Updates

News Release | Environment Maryland

Maryland Takes Action to Reduce Climate-Altering Carbon Pollution

Annapolis, MD—On January 6th, the State of Maryland finalized improvements to the Regional Greenhouse Gas Initiative (RGGI), a pioneering effort to clean up climate-altering carbon pollution from power plants. The new rules, just published in the Maryland Register, will reduce power plant pollution in the region by 15 percent with the decade.

> Keep Reading
News Release | Environment Maryland

Massive Conservation Coalition Calls for Bold Action to Advance Offshore Wind Power

Baltimore, MD--With critical federal tax incentives set to expire on December 31, several local, state and national organizations joined Environment Maryland, the National Wildlife Federation , and over 230 other organizations and elected officials Wednesday to urge the Obama administration to take swift, bold action to facilitate the development of offshore wind power, such as the offshore wind legislation that Governor O’Malley and Maryland advocates helped to make a reality this past year. 

> Keep Reading
Blog Post

Open Letter to Governor O'Malley to Protect the Bay

We are writing to you, Maryland’s three top elected leaders, to express our disappointment and concern with the recent, and repeated, delay in adopting the now long overdue, science-based Phosphorus Management Tool (PMT) regulation.

> Keep Reading
News Release | Environment Maryland

Wind Energy Could Yield Major Environmental Benefits for Maryland– Reducing Pollution and Saving Water

Baltimore, MD—Maryland has the potential to reap huge environmental benefits from the development of offshore wind, according to a new report released today by Environment Maryland. If state and federal officials commit to continued progress in launching Maryland’s offshore wind industry, Maryland could reduce global warming pollution by 21,167 metric tons in 2018 – equivalent to the carbon pollution produced by more than 39,569 passenger vehicles.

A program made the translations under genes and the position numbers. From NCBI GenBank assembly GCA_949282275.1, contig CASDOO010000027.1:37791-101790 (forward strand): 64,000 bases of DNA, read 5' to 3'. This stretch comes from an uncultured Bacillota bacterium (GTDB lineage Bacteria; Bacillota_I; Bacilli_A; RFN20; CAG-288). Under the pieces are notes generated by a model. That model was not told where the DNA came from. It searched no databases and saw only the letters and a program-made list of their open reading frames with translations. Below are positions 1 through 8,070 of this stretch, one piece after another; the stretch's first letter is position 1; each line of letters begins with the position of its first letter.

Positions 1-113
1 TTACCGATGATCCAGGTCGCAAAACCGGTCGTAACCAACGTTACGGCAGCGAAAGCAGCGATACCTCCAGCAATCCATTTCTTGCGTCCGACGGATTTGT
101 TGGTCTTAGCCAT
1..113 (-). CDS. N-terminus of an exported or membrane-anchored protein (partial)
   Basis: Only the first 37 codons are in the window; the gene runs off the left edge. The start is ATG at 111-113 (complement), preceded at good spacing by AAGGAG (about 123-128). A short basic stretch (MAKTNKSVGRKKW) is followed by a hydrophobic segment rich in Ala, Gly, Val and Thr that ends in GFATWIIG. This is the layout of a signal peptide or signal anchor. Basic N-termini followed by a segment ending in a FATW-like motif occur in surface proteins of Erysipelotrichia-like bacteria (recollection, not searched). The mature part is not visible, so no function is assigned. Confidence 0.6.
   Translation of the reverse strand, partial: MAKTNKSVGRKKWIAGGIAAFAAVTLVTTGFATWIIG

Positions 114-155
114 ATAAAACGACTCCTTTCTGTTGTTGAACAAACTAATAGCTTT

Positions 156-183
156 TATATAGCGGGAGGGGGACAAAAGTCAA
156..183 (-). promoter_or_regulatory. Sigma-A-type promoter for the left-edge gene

> Keep Reading
Report | Environment Maryland

Wind Energy for a Cleaner America II

Burning fossil fuels to generate electricity pol- lutes our air, contributes to global warming, and consumes vast amounts of water—harm- ing our rivers and lakes and leaving less water for other uses. In contrast, wind energy produces no air pollution, makes no contribution to global warming, and uses no water.

America’s wind power capacity has quadrupled in the last five years and wind energy now generates as much electricity as is used every year in Georgia. Thanks to wind energy, America uses less water for power plants and produces less climate-altering carbon pollution.

> Keep Reading

Pages